Noncom Gets Extension for Indecency Response - Broadcasting & Cable

Noncom Gets Extension for Indecency Response

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KCSM San Mateo, Calif., the noncommercial station hit with a proposed $15,000 indecency fine for airing the PBS documentary, The Blues: Godfathers and Sons, complete with profanities, has gotten an extension to May 5 to respond to the FCC.

Stations had 30 days from March 15 to either pay the fine or challenge it.

According to station attorney Margaret Tobey, of Morrison & Foerster in Washington, she asked the enforcement bureau for the extra time to assemble her case against the fine, and it was granted.

Turns out it will be a case of federal vs. county government. The licensee of the station is the San Mateo County Community College District, a government entity, says Tobey.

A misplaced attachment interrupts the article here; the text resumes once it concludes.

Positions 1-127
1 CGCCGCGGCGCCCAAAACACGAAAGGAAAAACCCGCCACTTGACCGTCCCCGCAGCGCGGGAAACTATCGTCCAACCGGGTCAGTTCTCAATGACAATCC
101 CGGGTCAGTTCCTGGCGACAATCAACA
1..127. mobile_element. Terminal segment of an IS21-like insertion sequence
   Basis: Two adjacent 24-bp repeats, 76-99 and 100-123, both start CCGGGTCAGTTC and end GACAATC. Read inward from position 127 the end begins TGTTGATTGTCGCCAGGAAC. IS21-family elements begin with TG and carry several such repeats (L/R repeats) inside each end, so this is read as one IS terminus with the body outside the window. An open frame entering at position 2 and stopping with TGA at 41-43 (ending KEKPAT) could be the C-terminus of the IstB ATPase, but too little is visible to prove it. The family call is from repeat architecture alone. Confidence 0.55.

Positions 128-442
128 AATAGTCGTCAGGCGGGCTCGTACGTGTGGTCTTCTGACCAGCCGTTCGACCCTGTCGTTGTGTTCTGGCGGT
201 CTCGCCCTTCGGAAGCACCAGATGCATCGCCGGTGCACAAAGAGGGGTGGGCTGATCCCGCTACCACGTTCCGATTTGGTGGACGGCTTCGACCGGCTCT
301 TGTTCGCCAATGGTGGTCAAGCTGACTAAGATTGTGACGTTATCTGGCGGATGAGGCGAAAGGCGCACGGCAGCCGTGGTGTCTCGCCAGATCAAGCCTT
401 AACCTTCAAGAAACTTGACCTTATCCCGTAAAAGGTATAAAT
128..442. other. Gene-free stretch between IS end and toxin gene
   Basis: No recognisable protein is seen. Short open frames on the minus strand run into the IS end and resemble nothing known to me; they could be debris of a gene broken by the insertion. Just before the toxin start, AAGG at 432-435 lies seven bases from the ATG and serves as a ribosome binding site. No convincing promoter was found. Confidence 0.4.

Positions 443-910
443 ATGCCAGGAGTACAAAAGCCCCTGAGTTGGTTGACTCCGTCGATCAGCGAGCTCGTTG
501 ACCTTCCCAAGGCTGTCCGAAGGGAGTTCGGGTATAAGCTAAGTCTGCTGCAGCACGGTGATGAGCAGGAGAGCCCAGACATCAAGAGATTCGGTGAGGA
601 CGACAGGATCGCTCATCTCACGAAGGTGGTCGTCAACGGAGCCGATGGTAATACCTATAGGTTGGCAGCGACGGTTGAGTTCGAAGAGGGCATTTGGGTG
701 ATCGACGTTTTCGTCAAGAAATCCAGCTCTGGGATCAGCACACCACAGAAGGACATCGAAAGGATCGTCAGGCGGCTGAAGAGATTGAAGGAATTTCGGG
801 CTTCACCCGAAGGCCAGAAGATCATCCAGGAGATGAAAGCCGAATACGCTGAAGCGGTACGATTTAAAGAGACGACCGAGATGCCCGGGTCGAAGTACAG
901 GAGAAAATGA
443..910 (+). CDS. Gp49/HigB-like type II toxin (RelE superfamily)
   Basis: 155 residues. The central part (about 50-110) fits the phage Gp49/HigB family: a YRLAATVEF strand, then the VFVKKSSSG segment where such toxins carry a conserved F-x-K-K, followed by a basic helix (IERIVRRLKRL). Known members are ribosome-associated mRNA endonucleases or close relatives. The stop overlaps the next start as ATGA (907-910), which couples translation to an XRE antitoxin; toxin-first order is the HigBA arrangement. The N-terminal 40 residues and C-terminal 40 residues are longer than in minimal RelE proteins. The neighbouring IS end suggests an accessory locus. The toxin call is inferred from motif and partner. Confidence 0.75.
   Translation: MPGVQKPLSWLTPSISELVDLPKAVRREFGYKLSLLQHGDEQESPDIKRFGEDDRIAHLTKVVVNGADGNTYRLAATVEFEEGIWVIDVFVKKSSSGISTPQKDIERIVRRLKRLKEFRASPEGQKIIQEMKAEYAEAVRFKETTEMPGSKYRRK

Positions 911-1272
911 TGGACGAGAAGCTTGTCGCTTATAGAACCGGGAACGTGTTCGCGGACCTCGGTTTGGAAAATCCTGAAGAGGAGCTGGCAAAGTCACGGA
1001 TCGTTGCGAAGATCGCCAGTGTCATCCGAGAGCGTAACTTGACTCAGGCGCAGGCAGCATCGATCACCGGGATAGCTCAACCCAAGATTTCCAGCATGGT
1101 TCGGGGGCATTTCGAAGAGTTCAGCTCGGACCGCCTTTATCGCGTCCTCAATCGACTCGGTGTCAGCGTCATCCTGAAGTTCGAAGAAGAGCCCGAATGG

The FCC took the size of the small community station, and the fact that it programs college courses most of the day, into account in fining it less than half of the maximum $32,500 fine it levied on others for f-word violations.

The documentary featured blues and rap musicians talking like, well blues and rap musicians, including the s-word and f-words. While the FCC gave Saving Private Ryan a pass for profanities it said were integral to the artistic work, it concluded the same could not be said for the PBS doc, which is arguably a news program featuring people talking the way they actually talk.

CBS, Fox, NBC and ABC, their affiliate associations, and Hearst-Argyle, have already taken the FCC to court over several of the profanity-related indecency decisions in its March 15 release of numerous indecency fines and findings, saying they are unconstitutional.
Specifically, they targeted the decisions that did not draw fines because if they are not challenged at the FCC they become final decisions and a court is more likely to take the case.

A proposed fine, by contrast, has a lengthy FCC appeals process--response opposing the fine, decision to fine anyway, appeal of the fine--that can take years and which a court would be unlikely to preempt.

That is the route Blues must take, with PBS planning to weigh in soon in support of the station.

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